Now that every team in the NBA has passed the 41-game mark, each one is analyzing the first half of their season and how they can improve on their chances going forward. While the top-tier clubs like the San Antonio Spurs and Boston Celtics don’t have too much to worry about in terms of roster changes, other teams like the Nuggets and 76ers appear willing to give up big-name, big-pay players.
The rest of the league, crowded with a myriad of mediocre teams, is looking to improve, and improve fast.
Regardless of what happens over the next few weeks, the landscape of professional basketball will undoubtedly change for the second half of the 2010-11 season.
Here are the three teams who I believe are one (big) move away from making a powerful charge towards the postseason.
New York Knicks:
The obvious first choice on this list is obviously the Knicks, who have been at the center of recent trade talk involving one Carmelo Anthony of the Denver Nuggets, a Brooklyn native.
However, if New York does land Melo, it seems as though it will not be until next season. This means another move must be made right now to kick start a team that has gone through quite a few ups-and-downs so far this season.
The Knicks started out very strong with newcomer Amar’e Stoudemire leading them to a 22-15 record. Then, after winning four of five, New York went on a six game losing streak, including embarrassing home losses to the Kings and Suns.
Clearly, something is not running smoothly in the Big Apple.
I believe the problem lies within the Knicks‘ depth. While their top scorers, Stoudemire and Raymond Felton, have given them a great deal of production, they are missing a real shooting guard and more importantly, a reliable back-up for their big man.
A trade for an experienced forward like Tyrus Thomas in exchange for a young, but unproven talent, like Anthony Randolph plus Danilo Gallinari could be extremely beneficial. Thomas would take some pressure off of the team when Stoudemire needs rest. Allowing for the level of play to stay up until he can return fresh.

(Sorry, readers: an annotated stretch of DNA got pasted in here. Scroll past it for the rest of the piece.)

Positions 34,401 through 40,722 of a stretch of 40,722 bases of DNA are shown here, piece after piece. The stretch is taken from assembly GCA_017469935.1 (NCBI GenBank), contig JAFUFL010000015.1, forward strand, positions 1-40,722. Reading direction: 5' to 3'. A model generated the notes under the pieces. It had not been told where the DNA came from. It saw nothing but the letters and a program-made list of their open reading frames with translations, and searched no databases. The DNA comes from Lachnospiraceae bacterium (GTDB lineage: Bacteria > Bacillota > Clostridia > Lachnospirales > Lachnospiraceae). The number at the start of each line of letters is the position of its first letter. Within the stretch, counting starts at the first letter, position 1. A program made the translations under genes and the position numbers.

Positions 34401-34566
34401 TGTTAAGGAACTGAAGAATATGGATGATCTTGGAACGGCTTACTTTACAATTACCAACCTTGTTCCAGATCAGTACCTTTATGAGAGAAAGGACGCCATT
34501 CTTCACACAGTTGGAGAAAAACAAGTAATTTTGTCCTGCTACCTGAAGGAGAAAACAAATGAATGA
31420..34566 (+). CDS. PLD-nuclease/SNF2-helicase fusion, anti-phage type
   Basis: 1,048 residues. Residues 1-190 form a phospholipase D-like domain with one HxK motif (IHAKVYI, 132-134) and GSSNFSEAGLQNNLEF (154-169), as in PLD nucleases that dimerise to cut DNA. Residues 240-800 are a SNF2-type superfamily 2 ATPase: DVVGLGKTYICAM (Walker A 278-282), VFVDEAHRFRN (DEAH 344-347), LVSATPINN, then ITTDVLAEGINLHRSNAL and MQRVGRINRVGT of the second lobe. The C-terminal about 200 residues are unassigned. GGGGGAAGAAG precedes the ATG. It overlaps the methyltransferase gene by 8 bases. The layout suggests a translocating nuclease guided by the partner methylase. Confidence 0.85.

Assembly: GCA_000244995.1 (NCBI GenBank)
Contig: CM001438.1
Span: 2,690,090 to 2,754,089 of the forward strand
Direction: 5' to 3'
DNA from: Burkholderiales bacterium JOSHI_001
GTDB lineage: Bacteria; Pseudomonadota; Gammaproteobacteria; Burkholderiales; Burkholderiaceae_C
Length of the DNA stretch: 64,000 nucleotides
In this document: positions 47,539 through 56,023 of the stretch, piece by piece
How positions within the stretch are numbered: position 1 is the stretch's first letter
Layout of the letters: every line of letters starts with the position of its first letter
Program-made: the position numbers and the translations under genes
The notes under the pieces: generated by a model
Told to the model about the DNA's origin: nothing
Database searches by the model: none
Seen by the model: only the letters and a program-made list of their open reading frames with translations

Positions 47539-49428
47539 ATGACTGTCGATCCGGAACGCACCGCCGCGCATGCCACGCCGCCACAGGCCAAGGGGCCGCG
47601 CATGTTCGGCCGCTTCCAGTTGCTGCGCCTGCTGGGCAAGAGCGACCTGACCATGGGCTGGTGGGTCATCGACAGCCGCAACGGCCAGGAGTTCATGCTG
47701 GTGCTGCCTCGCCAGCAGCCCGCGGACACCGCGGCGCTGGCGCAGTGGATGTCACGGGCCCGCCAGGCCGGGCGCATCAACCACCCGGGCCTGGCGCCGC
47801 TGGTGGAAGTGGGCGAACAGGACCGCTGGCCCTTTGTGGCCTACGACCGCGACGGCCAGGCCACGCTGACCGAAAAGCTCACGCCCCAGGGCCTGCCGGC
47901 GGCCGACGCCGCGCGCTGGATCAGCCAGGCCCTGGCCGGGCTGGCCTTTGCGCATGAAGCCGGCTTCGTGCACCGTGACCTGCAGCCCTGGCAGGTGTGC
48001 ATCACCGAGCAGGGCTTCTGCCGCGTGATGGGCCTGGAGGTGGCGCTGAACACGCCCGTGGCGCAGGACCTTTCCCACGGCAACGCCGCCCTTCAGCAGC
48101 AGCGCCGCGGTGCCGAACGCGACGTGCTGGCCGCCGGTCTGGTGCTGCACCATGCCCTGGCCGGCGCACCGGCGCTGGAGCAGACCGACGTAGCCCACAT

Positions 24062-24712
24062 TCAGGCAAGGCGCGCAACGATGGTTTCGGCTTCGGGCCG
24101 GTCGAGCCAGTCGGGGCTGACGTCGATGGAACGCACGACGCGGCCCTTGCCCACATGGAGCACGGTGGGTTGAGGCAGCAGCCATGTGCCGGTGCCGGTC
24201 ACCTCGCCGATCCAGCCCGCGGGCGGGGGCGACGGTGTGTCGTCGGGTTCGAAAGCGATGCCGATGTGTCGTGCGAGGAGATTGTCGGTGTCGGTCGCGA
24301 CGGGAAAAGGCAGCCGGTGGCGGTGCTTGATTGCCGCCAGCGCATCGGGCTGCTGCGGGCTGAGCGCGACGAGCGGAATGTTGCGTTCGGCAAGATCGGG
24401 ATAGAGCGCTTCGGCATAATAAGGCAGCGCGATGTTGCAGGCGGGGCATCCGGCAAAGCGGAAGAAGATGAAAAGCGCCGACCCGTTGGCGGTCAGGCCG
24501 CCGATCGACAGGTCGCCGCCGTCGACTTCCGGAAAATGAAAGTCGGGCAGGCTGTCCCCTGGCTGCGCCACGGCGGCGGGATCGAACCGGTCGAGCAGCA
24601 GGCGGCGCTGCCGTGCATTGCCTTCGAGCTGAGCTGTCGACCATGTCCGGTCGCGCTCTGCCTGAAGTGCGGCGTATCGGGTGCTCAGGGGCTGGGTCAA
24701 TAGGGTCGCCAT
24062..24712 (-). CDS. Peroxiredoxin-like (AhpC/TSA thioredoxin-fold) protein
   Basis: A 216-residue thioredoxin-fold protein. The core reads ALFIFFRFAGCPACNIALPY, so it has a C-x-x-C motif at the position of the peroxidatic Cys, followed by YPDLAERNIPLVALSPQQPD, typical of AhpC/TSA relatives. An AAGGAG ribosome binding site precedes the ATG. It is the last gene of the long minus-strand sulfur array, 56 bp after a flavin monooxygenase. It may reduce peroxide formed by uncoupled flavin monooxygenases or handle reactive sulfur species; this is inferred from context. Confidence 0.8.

A number of other forwards are available, so look for New York to shop around Randolph.
Golden State Warriors:
The next team that I believe can close in on the postseason with an alteration or two is the Warriors. The Dubs, dealing with injuries for the better part of the first half, seem to have finally found their form with a (mostly) healthy roster, going 10-5 in their last 15 games.
Still, success is determined over an entire season and the Warriors’ current 19-24 record is not exactly making the Bay Area faithful run through the streets of Oakland clothing-impaired. Co-owner Joe Lacob has already opened up to trade talks involving the team’s most prized commodities—Monta Ellis and Stephen Curry—in the hopes of landing a big star.
They may even be looking to enter the Melo-drama.
The bottom line with the Warriors is that they need a low-post threat. Anthony would give them pure points and a few boards, but Ellis already puts up 26 with six assists and three rebounds every night.
Curry, with 19 and six per game, is the catalyst for the offense and Monta is exponentially more effective with Steph at the point. Draft pick Ekpe Udoh has length, but he has yet to develop as a post player, and understandably so. David Lee, at 6’10”, 250 pounds, is not nearly large enough to be an inside force for a team in need of a powerful center.
Andris Biedrins, though effective during the short-lived Baron Davis era, is not the answer. This position has been a question mark for the Warriors for a while now, so do not be surprised if they split up a great backcourt for needed size. It may be the best option if the Dubs want to make the postseason.
Then again, with the way this franchise has been run, the Warriors may just wallow in their own futility. Time will tell.
Oklahoma City Thunder:
Lastly, and you may think strangely on this list are the Thunder. Maybe OKC does not belong in first place of their division with a record of 28-15, but I believe they do. Their play has been very strong lately, with wins against Orlando and Dallas, and close road losses to the Lakers and Nuggets.
However, they have not yet reached the point of dominance that I think they can achieve with one more guy added into the mix. Kevin Durant and Russell Westbrook are undoubtedly the future of this team, as they combine for 50 points a game, but the supporting cast is not quite good enough to bring the Thunder to elite status.
The key to the current and future success of this team rests in the hands of GM Sam Presti. If he can figure out how to get a big man other than Nenad Krstic into the mix, the force of Durant, Westbrook and Big Man X would be hard to stop.
It might be difficult finding a guy to fit this description, just as it will be for the Warriors, but maybe a Marcus Camby is all the Thunder need. A trade with Krstic and Morris Peterson or James Harden might do the trick.
Oklahoma City is a scary team for the future, but right now, the Thunder are just a team to be worried about. With a little maneuvering, OKC will take control of the West, sooner rather than later.
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